JULY 22, 1939
HYDE PARK, Friday—I read a book last night until 2:30 a.m. That doesn't happen very often to me nowadays. I start to read, sleep overcomes me and I put the book aside with very little effort, but this book is different. I was reading galley proof, for the book isn't out yet. If I were the publisher, I think I would be very proud of having acquired it. It is real literature, timeless, telling a story that is just an ordinary tale of living, but describing real people—and they are fascinating people. The title is "Again The River" by Stella E. Morgan. Originally I think she called it "River A'Rising." I liked that title better because the river is a person to these people who live close to it.
The river gives their lands its worth inspite of periodic devastation, for it probably enriched the soil. But it claimed a heavy toll from the people who would not leave their land. Each time the river rose some member of the family was taken by it, and yet the remaining ones kept on and returned to their home. In character they are somewhat like the river they loved and feared. With all their character traits emphasized by their struggle with the river, these proud, reserved, quiet, strong people are unlike their neighbors who live out of reach of the river.
Jasper, the father of the family, is most interesting. At 42 he had already lived as much as many a man lives in three score years and ten. Deeply religious, he met the blows of fate with uncomplaining strength. He never told his wife that he loved her, he never imparted to anyone how much he missed her, but his whole life displayed his love and the unspoken ache of loneliness was all the greater because it was never expressed.
So many of us come to think that words matter so much. We want people to say things, forgetting that it is what lies back of the words and not the words themselves that count. This is one of the most stirring books I have read in a long time. It introduces us to a group of our citizens it is well for us to understand and know.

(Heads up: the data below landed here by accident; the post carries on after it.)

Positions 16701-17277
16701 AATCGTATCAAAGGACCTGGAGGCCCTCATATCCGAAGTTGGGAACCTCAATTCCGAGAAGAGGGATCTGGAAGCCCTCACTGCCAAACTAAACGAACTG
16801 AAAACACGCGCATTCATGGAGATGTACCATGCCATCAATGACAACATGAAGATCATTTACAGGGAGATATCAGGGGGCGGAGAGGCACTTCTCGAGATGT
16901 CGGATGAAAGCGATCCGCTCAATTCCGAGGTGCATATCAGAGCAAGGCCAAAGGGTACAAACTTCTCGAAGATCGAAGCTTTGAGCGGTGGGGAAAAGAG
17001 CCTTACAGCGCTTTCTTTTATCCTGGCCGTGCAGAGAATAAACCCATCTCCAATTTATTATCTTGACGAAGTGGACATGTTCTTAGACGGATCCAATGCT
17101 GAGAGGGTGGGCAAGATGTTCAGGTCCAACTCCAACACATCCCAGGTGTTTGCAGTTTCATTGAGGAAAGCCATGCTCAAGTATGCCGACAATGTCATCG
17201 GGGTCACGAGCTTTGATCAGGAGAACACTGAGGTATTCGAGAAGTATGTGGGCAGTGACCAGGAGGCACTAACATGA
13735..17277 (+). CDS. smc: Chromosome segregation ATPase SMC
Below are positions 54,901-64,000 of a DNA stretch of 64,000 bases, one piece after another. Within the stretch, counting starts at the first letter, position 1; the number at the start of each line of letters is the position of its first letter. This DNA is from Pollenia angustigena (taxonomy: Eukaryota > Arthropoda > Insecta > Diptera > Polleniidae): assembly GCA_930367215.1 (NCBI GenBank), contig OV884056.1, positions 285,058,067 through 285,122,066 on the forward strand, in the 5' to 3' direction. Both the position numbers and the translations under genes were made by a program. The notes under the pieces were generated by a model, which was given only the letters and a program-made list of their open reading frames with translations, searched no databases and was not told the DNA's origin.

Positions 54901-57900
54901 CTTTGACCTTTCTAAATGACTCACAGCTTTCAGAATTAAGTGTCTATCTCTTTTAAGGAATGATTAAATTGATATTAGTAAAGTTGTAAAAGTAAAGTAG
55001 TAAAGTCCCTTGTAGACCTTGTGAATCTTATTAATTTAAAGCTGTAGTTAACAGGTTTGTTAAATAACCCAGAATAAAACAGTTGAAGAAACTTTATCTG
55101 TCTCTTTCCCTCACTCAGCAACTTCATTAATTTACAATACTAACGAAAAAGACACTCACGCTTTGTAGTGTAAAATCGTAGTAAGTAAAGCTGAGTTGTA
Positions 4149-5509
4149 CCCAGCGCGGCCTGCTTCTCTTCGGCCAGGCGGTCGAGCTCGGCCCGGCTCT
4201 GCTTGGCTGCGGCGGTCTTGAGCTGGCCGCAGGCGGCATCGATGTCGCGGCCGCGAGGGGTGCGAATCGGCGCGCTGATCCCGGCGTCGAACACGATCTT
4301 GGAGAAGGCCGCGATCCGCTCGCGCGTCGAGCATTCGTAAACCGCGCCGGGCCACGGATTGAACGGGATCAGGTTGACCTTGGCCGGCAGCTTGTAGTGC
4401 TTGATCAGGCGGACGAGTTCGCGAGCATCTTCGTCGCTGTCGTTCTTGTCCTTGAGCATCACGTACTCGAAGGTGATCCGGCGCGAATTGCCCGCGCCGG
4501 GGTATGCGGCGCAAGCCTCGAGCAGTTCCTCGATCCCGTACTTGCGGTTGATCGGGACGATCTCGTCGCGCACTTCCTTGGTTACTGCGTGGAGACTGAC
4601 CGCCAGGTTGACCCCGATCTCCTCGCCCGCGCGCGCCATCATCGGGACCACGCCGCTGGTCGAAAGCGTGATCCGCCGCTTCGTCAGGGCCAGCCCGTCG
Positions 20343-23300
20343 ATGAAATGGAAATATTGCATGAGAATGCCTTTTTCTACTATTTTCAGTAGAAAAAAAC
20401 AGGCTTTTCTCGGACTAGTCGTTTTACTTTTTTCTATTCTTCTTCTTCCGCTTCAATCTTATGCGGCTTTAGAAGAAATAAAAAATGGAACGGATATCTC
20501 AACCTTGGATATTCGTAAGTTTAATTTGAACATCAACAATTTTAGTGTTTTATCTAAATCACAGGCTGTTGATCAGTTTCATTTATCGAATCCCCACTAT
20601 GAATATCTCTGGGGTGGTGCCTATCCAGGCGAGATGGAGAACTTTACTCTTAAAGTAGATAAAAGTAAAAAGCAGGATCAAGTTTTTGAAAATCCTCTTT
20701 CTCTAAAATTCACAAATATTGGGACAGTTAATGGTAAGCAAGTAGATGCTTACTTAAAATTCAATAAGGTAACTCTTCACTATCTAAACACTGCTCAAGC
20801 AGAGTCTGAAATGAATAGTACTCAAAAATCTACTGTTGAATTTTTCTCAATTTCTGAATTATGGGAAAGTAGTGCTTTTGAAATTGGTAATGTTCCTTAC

I congratulate Mrs. Morgan. I don't know what the public's verdict will be, but she has given me something which makes me feel richer. I hope that many of my readers will watch for the book, for I am sure that to some of them it will mean as much as it has meant to me.
I finished the mail just in time last night to get over to the big house and be on the doorstep when my husband arrived from the station. My mother-in-law is always there to greet any of the family who come, so when she is away I should feel very guilty not to be on hand.
We had lunch today at my cottage and were joined by Dr. John Elliott of the Ethical Culture Society and Mr. Bart Andress, who came to talk about the Good Neighbor Committee on the emigre and the community. I have accepted the honorary presidency, because I feel their approach is the one best suited to give us a better understanding of what we owe to the immigrant of the past and, therefore, a better understanding of what our attitude should be today.